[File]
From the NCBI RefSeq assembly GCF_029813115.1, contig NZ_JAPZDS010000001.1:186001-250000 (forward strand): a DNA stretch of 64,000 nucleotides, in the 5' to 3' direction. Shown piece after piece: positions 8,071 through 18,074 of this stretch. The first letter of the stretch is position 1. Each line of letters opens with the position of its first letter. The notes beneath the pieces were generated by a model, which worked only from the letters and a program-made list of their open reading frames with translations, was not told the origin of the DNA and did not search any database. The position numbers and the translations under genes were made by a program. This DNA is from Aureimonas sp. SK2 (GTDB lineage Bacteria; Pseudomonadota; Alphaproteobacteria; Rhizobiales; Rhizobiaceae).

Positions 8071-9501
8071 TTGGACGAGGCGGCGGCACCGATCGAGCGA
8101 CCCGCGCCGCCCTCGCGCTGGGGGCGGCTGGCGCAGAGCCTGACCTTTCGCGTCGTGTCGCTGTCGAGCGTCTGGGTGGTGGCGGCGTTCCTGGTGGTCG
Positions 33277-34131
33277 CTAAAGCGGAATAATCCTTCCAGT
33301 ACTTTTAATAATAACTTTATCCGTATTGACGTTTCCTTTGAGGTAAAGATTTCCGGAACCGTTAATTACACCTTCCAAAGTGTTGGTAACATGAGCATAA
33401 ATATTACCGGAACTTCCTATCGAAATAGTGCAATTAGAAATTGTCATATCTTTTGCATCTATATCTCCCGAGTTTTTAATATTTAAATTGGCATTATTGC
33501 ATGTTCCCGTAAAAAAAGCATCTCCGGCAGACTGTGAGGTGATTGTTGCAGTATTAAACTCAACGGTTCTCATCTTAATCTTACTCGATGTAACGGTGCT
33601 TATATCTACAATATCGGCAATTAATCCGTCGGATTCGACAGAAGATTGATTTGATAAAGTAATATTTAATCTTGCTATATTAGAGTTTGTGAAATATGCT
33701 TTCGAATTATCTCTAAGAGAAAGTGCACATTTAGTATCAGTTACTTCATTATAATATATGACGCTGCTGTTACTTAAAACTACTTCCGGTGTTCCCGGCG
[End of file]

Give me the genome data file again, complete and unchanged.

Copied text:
From the NCBI RefSeq assembly GCF_029813115.1, contig NZ_JAPZDS010000001.1:186001-250000 (forward strand): a DNA stretch of 64,000 nucleotides, in the 5' to 3' direction. Shown piece after piece: positions 8,071 through 18,074 of this stretch. The first letter of the stretch is position 1. Each line of letters opens with the position of its first letter. The notes beneath the pieces were generated by a model, which worked only from the letters and a program-made list of their open reading frames with translations, was not told the origin of the DNA and did not search any database. The position numbers and the translations under genes were made by a program. This DNA is from Aureimonas sp. SK2 (GTDB lineage Bacteria; Pseudomonadota; Alphaproteobacteria; Rhizobiales; Rhizobiaceae).

Positions 8071-9501
8071 TTGGACGAGGCGGCGGCACCGATCGAGCGA
8101 CCCGCGCCGCCCTCGCGCTGGGGGCGGCTGGCGCAGAGCCTGACCTTTCGCGTCGTGTCGCTGTCGAGCGTCTGGGTGGTGGCGGCGTTCCTGGTGGTCG
Positions 33277-34131
33277 CTAAAGCGGAATAATCCTTCCAGT
33301 ACTTTTAATAATAACTTTATCCGTATTGACGTTTCCTTTGAGGTAAAGATTTCCGGAACCGTTAATTACACCTTCCAAAGTGTTGGTAACATGAGCATAA
33401 ATATTACCGGAACTTCCTATCGAAATAGTGCAATTAGAAATTGTCATATCTTTTGCATCTATATCTCCCGAGTTTTTAATATTTAAATTGGCATTATTGC
33501 ATGTTCCCGTAAAAAAAGCATCTCCGGCAGACTGTGAGGTGATTGTTGCAGTATTAAACTCAACGGTTCTCATCTTAATCTTACTCGATGTAACGGTGCT
33601 TATATCTACAATATCGGCAATTAATCCGTCGGATTCGACAGAAGATTGATTTGATAAAGTAATATTTAATCTTGCTATATTAGAGTTTGTGAAATATGCT
33701 TTCGAATTATCTCTAAGAGAAAGTGCACATTTAGTATCAGTTACTTCATTATAATATATGACGCTGCTGTTACTTAAAACTACTTCCGGTGTTCCCGGCG